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[mkgmap-dev] unpaved roads

From Gerd Petermann GPetermann_muenchen at hotmail.com on Thu Feb 23 07:31:41 GMT 2017

Hi Greg,

as you said we have to live with the limitations of the Garmin img format and the routing algo.
My understanding is that the default style should produce reasonable results for correct input data.

If I got you right you'd like to have some user interface (maybe sliders in a GUI) to express your
preferences of different road types or surface types and that should be used to "fine tune" the 
values for road_speed, road_class, and the unpaved flag so that one doesn't have to understand all
the complex rules? 


Von: Greg Troxel <gdt at lexort.com>
Gesendet: Mittwoch, 22. Februar 2017 15:42
An: Gerd Petermann
Cc: Greg Troxel
Betreff: Re: AW: [mkgmap-dev] unpaved roads

[you didn't copy the list.  if you want me to post this I'm happy to.]

Gerd Petermann <GPetermann_muenchen at hotmail.com> writes:

> okay, a bit late.

understood.  I didn't mean to complain, just to offer a perspective that
I thought might be helpful.

> The default style was already changed to set the unpaved flag in the
> same way as the surface wiki suggests.

Arguably that is the most reasonable default.

> I agree that this is just one of many ways to use the flag, but I have
> no idea what you try to describe with the part following "try to map
> some utility function ..." .

What I meant is that a routing user will have an opinion about the
usefulness/goodness of any route based on many things.  Right now there
is a strong bias towards "shortest distance" and "fastest time" in the
routing world and "least fuel" is starting to show up.

I probably should not have said "utility function".  That's a concept
from economics which assigns a numerical value to a situation, and
there's an assumption that a rational actor seeks to maximize utility.


This concept acknowledges lots of complexity.  A car that works but is
not fancy might be worth 100 points and one that is just as useful but
looks nicer 120, to one person.   Or 200 to someone who sees it as
jewelry/status, or 90 to someone who finds the niceness pointless and
then worries about damage.

What I was getting at is that for a route, one can think of each segment
as having a cost (which is sort of inverse utility), where the cost is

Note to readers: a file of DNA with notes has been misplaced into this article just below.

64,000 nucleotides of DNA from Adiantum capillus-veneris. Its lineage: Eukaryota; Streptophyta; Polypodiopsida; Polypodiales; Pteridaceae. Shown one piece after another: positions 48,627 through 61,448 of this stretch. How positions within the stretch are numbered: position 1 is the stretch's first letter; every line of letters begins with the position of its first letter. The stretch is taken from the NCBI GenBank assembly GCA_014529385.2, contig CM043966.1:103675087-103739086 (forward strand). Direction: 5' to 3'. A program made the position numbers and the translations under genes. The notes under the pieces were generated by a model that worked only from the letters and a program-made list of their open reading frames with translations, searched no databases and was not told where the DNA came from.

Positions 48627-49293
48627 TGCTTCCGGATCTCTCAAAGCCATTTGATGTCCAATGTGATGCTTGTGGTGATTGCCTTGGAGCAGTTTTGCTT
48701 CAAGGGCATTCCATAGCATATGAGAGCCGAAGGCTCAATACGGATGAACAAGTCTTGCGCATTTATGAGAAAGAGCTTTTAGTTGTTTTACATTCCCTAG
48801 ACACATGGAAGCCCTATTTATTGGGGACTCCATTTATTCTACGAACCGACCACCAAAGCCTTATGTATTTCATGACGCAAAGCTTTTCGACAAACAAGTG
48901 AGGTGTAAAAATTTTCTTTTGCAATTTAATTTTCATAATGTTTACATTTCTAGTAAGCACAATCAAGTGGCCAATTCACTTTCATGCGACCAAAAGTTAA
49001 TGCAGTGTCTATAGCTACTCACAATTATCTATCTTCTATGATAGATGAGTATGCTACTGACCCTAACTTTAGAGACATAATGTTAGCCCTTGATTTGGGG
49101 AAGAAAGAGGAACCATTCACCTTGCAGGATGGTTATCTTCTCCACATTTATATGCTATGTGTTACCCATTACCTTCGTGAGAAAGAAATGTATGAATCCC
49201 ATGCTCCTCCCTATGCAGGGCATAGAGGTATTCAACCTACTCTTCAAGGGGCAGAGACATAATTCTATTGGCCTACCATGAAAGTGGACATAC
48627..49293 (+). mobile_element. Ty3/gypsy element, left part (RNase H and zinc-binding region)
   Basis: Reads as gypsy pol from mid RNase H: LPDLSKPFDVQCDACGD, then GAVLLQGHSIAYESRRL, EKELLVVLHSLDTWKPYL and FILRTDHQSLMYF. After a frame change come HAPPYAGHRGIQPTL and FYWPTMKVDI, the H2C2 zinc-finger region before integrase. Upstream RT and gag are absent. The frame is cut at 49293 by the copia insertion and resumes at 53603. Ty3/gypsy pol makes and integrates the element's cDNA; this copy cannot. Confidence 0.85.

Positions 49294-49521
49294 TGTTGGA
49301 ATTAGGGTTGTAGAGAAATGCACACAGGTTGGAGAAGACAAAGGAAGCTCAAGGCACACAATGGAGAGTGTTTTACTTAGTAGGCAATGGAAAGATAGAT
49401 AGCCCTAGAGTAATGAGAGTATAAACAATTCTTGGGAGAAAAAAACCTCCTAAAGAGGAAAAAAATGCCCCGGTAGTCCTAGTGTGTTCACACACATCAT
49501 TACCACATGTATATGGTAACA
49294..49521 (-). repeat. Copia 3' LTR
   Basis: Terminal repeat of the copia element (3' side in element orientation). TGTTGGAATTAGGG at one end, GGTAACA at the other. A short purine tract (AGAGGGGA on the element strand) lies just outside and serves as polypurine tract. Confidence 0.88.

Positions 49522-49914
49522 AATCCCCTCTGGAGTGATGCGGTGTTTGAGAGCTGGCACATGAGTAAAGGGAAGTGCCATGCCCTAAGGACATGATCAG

about how the route user feels about it.   Here, the cost function
encodes how one feels about surface types, speeds, distance, congestion,
traffic lights, left turns, etc.

Then, I was suggesting that optimal routing takes the OSM data and
compute a route with min user-cost according to the user's cost
function.  In OSMand you can sort of do this, because most of the OSM
data is or can be on the phone.

In Garmin, you can't, because we have to use the Garmin intermediate
representation and because we have to use the Garmin routing engine.
So, one could think about defining these user-cost functions, and then
trying to have a transformation of OSM data to Garmin data such that the
shortest time computation on the Garmin leads to a route that has
minimal user-cost.

> Do you suggest a new mkgmap option which overrides or influences the
> results of the style?  Can you give an example that shows the
> advantage compared to a "private" style ?

I think I'm really suggesting private styles, in some sense, but perhaps
something more than that, which is a language to express these user cost
functions and have that change the style.

This is arguably way too complicated.  Certainly it's premature until
there is a style that does something that people find more useful than
the default.

What I was really trying to do was to express the notion that correctly
encoding paved should not necessarily be the goal, but instead to allow
most people to be able to create good routes.

All that said, I find that around me, most connecting roads are paved
and it doesn't matter much.  In Upstate NY, there are connecting roads
that are unpaved.  But there, you really want to ask the question "would
I rather drive 10 miles unpaved or 50 miles paved" rather than just

This reminds me that max_speed isn't really the right thing either, but
OSM doesn't yet have a culture of "typical_speed".   To me, routing is
all about "on this route, what will my total experience be, and will I
prefer it to this other route's experience".  And that's very hard.

So thanks for listening, and hope it was worth your time!

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